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Title: Zoagli  
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Subject: San Colombano Certénoli, Province of Genoa, Genoa, Domenico Canale, Busalla
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Comune di Zoagli
Zoagli from the Hills of Sant'Antonio.
Zoagli from the Hills of Sant'Antonio.
Coat of arms of Zoagli
Coat of arms
Zoagli is located in Italy
Location of Zoagli in Italy
Country Italy
Region Liguria
Province Genoa (GE)
Frazioni Sant’Ambrogio, Semorile, San Pietro di Rovereto
 • Mayor Rita Nichel
 • Total 7.6 km2 (2.9 sq mi)
Elevation 17 m (56 ft)
Population (31 December 2007)[1]
 • Total 2,567
 • Density 340/km2 (870/sq mi)
Demonym(s) Zoagliesi
Time zone CET (UTC+1)
 • Summer (DST) CEST (UTC+2)
Postal code 16035
Dialing code 0185
Patron saint St. Martin of Tours
Saint day November 11
Website Official website

Zoagli is a comune (municipality) in the Province of Genoa in the Italian region Liguria, located about 30 kilometres (19 mi) southeast of Genoa. Located on the resort on the Italian Riviera, Zoagli is a popular destination during all seasons of the year by tourists from all over the world. Zoagli is a municipality located in province of Genoa on the Gulf of Tigullio, between Chiavari and Rapallo. The municipality is famous for its fine silk fabrics exported around the world and its cliff paths (creuze and mule tracks) that run along the Mediterranean Sea connecting Zoagli to its nearby villages: San Pietro di Rovereto, San Pantaleo, Semorile, St. Ambrose, and St. Martin. A bronze sculpture named the Madonna del Mare sits 2.7 metres (9 ft) underwater in front of the promenade in honor of a diving event held each year.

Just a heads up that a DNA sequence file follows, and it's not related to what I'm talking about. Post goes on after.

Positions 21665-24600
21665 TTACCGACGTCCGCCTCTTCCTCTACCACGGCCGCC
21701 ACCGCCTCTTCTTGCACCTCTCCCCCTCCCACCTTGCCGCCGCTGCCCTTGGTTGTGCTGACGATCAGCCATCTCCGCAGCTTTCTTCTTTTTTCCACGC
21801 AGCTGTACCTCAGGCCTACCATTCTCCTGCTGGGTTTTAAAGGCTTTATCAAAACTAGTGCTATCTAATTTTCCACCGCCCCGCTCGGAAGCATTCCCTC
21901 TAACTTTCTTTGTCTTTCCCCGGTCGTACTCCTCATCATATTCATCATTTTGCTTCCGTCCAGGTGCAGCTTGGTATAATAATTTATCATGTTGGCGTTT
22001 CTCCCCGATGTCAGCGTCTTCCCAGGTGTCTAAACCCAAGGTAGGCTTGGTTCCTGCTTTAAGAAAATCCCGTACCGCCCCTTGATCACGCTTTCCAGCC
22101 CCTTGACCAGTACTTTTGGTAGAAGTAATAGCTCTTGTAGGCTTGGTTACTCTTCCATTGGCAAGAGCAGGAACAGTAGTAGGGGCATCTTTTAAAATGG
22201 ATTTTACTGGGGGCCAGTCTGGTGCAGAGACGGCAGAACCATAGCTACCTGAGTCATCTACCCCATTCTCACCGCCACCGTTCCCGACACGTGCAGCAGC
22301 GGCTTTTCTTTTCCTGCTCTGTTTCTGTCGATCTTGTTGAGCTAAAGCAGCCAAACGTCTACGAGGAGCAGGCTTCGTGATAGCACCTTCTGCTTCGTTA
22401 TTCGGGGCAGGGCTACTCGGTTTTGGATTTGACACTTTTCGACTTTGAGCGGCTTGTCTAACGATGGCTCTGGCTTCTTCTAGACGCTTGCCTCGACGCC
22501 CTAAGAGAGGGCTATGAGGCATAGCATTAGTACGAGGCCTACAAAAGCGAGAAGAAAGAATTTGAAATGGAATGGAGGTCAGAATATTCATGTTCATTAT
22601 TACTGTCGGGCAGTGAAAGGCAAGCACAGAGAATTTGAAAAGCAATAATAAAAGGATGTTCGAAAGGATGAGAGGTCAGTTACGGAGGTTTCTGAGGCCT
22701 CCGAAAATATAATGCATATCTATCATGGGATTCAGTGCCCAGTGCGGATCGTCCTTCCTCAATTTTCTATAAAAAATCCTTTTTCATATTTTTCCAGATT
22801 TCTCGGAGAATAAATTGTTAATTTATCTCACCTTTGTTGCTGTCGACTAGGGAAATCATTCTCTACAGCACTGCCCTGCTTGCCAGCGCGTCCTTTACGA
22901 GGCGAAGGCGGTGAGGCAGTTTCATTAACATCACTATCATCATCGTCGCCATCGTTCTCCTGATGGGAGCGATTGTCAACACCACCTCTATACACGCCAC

Zoagli was probably founded by the Tigulli Ligurian tribe. In Roman times it appears as a center on the Via Aurelia in the Tabula Peutingeriana.

In the Middle Ages it was a fief of the Fieschi family from Lavagna, becoming a possession of the Republic of Genoa in the 13th century. In 1608 it was part of the capitaneato of Rapallo. In 1815, together with Genoa, it was annexed to the Kingdom of Sardinia, following its history.

On 27 December 1943 Zoagli was unexpectedly bombed, and nearly destroyed with many victims among the inhabitants, by the RAF. The target of bombing apparently was the railway bridge, but the railway was totally inactive because destroyed in several points elsewhere.


  1. ^ All demographics and other statistics: Italian statistical institute Istat.

External links

  • Official website

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